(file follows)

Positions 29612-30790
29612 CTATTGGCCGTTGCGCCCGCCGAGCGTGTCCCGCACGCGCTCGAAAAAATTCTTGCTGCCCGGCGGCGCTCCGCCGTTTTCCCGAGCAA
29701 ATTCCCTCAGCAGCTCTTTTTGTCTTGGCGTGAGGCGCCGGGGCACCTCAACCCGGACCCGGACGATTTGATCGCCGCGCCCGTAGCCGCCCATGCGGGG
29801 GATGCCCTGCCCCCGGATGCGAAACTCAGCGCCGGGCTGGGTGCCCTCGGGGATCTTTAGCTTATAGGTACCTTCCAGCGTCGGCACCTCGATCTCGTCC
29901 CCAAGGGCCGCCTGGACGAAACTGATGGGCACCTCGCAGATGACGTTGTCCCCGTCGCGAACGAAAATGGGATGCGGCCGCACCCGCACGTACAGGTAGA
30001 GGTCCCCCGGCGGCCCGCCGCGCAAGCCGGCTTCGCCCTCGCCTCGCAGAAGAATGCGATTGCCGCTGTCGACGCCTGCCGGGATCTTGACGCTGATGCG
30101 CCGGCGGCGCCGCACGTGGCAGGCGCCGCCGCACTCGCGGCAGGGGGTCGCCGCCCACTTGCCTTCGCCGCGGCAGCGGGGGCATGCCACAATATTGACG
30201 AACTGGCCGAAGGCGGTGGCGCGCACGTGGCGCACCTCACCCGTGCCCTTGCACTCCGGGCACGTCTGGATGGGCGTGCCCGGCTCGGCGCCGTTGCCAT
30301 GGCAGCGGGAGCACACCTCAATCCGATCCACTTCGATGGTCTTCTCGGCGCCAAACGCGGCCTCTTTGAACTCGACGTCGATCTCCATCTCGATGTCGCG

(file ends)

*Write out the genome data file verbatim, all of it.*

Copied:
Positions 29612-30790
29612 CTATTGGCCGTTGCGCCCGCCGAGCGTGTCCCGCACGCGCTCGAAAAAATTCTTGCTGCCCGGCGGCGCTCCGCCGTTTTCCCGAGCAA
29701 ATTCCCTCAGCAGCTCTTTTTGTCTTGGCGTGAGGCGCCGGGGCACCTCAACCCGGACCCGGACGATTTGATCGCCGCGCCCGTAGCCGCCCATGCGGGG
29801 GATGCCCTGCCCCCGGATGCGAAACTCAGCGCCGGGCTGGGTGCCCTCGGGGATCTTTAGCTTATAGGTACCTTCCAGCGTCGGCACCTCGATCTCGTCC
29901 CCAAGGGCCGCCTGGACGAAACTGATGGGCACCTCGCAGATGACGTTGTCCCCGTCGCGAACGAAAATGGGATGCGGCCGCACCCGCACGTACAGGTAGA
30001 GGTCCCCCGGCGGCCCGCCGCGCAAGCCGGCTTCGCCCTCGCCTCGCAGAAGAATGCGATTGCCGCTGTCGACGCCTGCCGGGATCTTGACGCTGATGCG
30101 CCGGCGGCGCCGCACGTGGCAGGCGCCGCCGCACTCGCGGCAGGGGGTCGCCGCCCACTTGCCTTCGCCGCGGCAGCGGGGGCATGCCACAATATTGACG
30201 AACTGGCCGAAGGCGGTGGCGCGCACGTGGCGCACCTCACCCGTGCCCTTGCACTCCGGGCACGTCTGGATGGGCGTGCCCGGCTCGGCGCCGTTGCCAT
30301 GGCAGCGGGAGCACACCTCAATCCGATCCACTTCGATGGTCTTCTCGGCGCCAAACGCGGCCTCTTTGAACTCGACGTCGATCTCCATCTCGATGTCGCG